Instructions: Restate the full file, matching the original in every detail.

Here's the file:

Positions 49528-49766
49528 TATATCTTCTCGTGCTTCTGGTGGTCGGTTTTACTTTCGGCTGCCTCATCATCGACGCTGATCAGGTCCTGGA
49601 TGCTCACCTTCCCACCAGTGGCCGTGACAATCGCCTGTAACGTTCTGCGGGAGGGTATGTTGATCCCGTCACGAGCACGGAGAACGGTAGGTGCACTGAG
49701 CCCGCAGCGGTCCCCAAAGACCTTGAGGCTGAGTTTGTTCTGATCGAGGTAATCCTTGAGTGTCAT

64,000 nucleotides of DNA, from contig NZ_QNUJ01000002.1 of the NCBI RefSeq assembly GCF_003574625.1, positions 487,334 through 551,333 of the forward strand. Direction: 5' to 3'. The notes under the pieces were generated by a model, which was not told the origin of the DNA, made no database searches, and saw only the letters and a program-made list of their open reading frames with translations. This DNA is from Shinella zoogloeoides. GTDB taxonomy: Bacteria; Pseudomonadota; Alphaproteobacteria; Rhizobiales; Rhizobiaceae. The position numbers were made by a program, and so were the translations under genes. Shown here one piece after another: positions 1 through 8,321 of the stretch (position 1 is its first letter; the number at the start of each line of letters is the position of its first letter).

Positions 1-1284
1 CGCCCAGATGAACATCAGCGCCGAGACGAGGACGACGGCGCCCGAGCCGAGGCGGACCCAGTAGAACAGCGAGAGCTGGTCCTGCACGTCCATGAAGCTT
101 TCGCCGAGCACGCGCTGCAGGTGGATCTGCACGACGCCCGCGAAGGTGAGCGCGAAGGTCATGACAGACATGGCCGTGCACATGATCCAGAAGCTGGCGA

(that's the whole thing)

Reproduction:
Positions 49528-49766
49528 TATATCTTCTCGTGCTTCTGGTGGTCGGTTTTACTTTCGGCTGCCTCATCATCGACGCTGATCAGGTCCTGGA
49601 TGCTCACCTTCCCACCAGTGGCCGTGACAATCGCCTGTAACGTTCTGCGGGAGGGTATGTTGATCCCGTCACGAGCACGGAGAACGGTAGGTGCACTGAG
49701 CCCGCAGCGGTCCCCAAAGACCTTGAGGCTGAGTTTGTTCTGATCGAGGTAATCCTTGAGTGTCAT

64,000 nucleotides of DNA, from contig NZ_QNUJ01000002.1 of the NCBI RefSeq assembly GCF_003574625.1, positions 487,334 through 551,333 of the forward strand. Direction: 5' to 3'. The notes under the pieces were generated by a model, which was not told the origin of the DNA, made no database searches, and saw only the letters and a program-made list of their open reading frames with translations. This DNA is from Shinella zoogloeoides. GTDB taxonomy: Bacteria; Pseudomonadota; Alphaproteobacteria; Rhizobiales; Rhizobiaceae. The position numbers were made by a program, and so were the translations under genes. Shown here one piece after another: positions 1 through 8,321 of the stretch (position 1 is its first letter; the number at the start of each line of letters is the position of its first letter).

Positions 1-1284
1 CGCCCAGATGAACATCAGCGCCGAGACGAGGACGACGGCGCCCGAGCCGAGGCGGACCCAGTAGAACAGCGAGAGCTGGTCCTGCACGTCCATGAAGCTT
101 TCGCCGAGCACGCGCTGCAGGTGGATCTGCACGACGCCCGCGAAGGTGAGCGCGAAGGTCATGACAGACATGGCCGTGCACATGATCCAGAAGCTGGCGA